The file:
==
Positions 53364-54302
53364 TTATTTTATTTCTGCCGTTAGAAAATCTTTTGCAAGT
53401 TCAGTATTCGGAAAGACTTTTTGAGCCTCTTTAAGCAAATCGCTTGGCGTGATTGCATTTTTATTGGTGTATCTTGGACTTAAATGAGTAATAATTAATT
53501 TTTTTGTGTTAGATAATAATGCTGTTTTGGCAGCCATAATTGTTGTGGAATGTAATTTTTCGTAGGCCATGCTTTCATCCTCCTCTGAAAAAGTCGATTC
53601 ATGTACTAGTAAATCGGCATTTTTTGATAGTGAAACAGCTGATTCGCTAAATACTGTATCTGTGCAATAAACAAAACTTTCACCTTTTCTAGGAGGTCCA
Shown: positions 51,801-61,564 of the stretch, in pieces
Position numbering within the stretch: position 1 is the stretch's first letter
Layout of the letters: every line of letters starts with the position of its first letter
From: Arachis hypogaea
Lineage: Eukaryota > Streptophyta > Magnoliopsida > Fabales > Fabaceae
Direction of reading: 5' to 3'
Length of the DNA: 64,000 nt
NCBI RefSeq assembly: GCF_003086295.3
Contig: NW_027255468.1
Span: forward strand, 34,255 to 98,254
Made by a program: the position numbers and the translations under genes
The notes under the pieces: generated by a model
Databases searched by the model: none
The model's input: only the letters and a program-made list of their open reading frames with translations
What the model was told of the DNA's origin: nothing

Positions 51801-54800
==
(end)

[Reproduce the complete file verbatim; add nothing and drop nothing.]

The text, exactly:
Positions 53364-54302
53364 TTATTTTATTTCTGCCGTTAGAAAATCTTTTGCAAGT
53401 TCAGTATTCGGAAAGACTTTTTGAGCCTCTTTAAGCAAATCGCTTGGCGTGATTGCATTTTTATTGGTGTATCTTGGACTTAAATGAGTAATAATTAATT
53501 TTTTTGTGTTAGATAATAATGCTGTTTTGGCAGCCATAATTGTTGTGGAATGTAATTTTTCGTAGGCCATGCTTTCATCCTCCTCTGAAAAAGTCGATTC
53601 ATGTACTAGTAAATCGGCATTTTTTGATAGTGAAACAGCTGATTCGCTAAATACTGTATCTGTGCAATAAACAAAACTTTCACCTTTTCTAGGAGGTCCA
Shown: positions 51,801-61,564 of the stretch, in pieces
Position numbering within the stretch: position 1 is the stretch's first letter
Layout of the letters: every line of letters starts with the position of its first letter
From: Arachis hypogaea
Lineage: Eukaryota > Streptophyta > Magnoliopsida > Fabales > Fabaceae
Direction of reading: 5' to 3'
Length of the DNA: 64,000 nt
NCBI RefSeq assembly: GCF_003086295.3
Contig: NW_027255468.1
Span: forward strand, 34,255 to 98,254
Made by a program: the position numbers and the translations under genes
The notes under the pieces: generated by a model
Databases searched by the model: none
The model's input: only the letters and a program-made list of their open reading frames with translations
What the model was told of the DNA's origin: nothing

Positions 51801-54800